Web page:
Format

Send to

Choose Destination
Bipolar Disord. 2013 Jun;15(4):440-5. doi: 10.1111/bdi.12068. Epub 2013 Apr 24.

The risk variant in ODZ4 for bipolar disorder impacts on amygdala activation during reward processing.

Author information

1
Department of Cognitive and Clinical Neuroscience; Division of Genetic Epidemiology in Psychiatry, Central Institute of Mental Health, Medical Faculty Mannheim, Heidelberg University, Mannheim, Germany.

Abstract

OBJECTIVES:

Bipolar disorder is a severe mood disorder, which normally begins during adolescence or early adulthood and has a heritability of up to 80%. The largest genome-wide association analysis of bipolar disorder recently identified a new genome-wide associated variant in OZD4 (rs12576775). The aim of the present study was to further elucidate the role of this risk variant in the disease process using an imaging genetics approach. As increased amygdala and striatal responses during the processing of reward and emotion are characteristic for bipolar disorder patients, it was tested whether the risk variant has an influence on this endophenotype in healthy adolescents.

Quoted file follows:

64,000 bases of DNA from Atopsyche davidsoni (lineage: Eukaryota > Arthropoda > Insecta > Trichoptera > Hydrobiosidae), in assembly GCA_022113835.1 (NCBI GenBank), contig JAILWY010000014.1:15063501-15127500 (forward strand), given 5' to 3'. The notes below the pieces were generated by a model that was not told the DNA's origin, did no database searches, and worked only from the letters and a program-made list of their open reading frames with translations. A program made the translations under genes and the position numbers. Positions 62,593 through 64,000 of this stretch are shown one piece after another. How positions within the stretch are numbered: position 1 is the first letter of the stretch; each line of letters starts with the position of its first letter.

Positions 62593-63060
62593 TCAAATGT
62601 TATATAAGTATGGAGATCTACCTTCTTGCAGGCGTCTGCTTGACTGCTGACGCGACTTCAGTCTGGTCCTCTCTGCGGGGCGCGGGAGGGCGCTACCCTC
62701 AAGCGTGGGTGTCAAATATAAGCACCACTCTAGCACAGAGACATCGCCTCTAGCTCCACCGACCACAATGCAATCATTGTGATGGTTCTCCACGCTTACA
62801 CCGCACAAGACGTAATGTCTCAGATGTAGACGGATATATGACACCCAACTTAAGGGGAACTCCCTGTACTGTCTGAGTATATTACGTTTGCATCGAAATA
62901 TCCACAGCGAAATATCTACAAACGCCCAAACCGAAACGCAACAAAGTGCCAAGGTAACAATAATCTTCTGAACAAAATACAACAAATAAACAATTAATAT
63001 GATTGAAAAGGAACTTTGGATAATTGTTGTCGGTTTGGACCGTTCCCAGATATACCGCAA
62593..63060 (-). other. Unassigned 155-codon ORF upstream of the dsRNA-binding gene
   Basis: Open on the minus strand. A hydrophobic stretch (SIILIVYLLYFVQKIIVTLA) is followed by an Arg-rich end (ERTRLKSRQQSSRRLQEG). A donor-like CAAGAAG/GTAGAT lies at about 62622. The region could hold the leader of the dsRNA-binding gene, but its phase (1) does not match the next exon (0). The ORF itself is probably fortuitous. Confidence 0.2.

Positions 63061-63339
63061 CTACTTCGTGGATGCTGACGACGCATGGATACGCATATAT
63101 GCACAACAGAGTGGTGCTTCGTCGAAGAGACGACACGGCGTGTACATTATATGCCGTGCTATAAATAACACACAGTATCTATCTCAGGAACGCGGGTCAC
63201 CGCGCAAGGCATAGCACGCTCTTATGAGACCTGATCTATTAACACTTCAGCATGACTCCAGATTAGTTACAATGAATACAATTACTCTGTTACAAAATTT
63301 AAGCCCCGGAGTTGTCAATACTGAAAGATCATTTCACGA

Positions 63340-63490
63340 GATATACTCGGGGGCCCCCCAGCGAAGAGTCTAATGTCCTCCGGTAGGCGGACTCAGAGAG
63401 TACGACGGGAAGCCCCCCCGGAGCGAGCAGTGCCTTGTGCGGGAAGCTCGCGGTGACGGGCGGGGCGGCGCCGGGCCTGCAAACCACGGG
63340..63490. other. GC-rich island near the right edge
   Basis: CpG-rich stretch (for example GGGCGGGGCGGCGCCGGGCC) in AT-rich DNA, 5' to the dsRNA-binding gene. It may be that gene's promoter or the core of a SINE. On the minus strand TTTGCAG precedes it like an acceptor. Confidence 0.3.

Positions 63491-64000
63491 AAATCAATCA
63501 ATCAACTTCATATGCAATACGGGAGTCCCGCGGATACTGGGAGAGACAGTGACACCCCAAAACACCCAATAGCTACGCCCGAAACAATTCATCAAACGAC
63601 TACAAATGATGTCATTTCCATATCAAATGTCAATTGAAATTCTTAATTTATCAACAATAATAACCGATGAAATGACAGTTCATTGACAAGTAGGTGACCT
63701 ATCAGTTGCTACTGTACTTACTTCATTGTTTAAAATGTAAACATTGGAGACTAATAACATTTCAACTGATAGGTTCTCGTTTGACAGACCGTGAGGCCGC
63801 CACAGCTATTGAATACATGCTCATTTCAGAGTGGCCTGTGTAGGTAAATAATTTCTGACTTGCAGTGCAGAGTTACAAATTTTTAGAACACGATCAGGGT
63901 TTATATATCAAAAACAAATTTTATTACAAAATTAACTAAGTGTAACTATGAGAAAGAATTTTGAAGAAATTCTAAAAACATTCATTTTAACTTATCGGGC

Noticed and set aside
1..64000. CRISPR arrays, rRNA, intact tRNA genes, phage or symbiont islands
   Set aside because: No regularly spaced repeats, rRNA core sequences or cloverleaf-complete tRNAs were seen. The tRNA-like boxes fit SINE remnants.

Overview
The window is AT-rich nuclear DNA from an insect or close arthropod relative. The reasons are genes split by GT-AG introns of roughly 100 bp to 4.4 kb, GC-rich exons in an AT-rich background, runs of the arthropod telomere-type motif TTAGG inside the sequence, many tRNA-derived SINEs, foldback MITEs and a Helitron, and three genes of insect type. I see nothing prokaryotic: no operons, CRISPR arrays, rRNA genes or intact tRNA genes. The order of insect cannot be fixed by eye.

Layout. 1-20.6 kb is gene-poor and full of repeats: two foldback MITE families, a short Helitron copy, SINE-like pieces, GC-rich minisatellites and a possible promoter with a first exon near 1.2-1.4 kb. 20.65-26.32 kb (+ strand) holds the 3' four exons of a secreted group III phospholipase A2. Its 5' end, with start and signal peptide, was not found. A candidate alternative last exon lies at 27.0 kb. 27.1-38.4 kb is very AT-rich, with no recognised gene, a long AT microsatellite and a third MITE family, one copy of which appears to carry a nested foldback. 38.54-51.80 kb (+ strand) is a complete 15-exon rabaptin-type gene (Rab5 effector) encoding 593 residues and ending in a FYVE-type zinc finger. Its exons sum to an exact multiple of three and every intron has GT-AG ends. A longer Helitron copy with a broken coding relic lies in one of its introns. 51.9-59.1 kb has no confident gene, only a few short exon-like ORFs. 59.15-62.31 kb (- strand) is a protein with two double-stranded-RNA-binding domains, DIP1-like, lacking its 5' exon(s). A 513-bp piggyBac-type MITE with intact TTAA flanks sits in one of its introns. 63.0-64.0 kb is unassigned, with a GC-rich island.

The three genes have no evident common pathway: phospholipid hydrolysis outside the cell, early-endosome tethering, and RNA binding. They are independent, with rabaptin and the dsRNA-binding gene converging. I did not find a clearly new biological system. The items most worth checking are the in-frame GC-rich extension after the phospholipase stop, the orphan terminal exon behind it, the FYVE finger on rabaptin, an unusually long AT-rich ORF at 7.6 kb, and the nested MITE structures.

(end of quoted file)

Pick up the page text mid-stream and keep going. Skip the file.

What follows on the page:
METHODS:

We examined the impact of the risk variant rs12576775 on functional magnetic resonance imaging data in an adolescent sample (N = 485). Differential activation between carriers of the risk allele (G-allele) and homozygous A-allele carriers in the amygdala and the striatum during a modification of the monetary incentive delay task (examining reward) and a face task (examining emotion) was analyzed.

RESULTS:

Carriers of the risk allele showed an increased blood oxygen level-dependent response in the amygdala during reward sensitivity (p = 0.05) and reward expectation (p < 0.05) but not during the face task. No significant group differences were found in the striatum during both reward and emotion processing.

CONCLUSION:

Our results indicate that the ODZ4 risk variant influences reward processing in the amygdala. Alterations in the processing of emotion may have different underlying mechanisms and need to be further examined.

KEYWORDS:

amygdala; bipolar disorder; imaging genetics; reward processing; ventral striatum

PMID:
23611537
DOI:
10.1111/bdi.12068
[Indexed for MEDLINE]

Supplemental Content

Full text links

Icon for Wiley
Loading ...
Support Center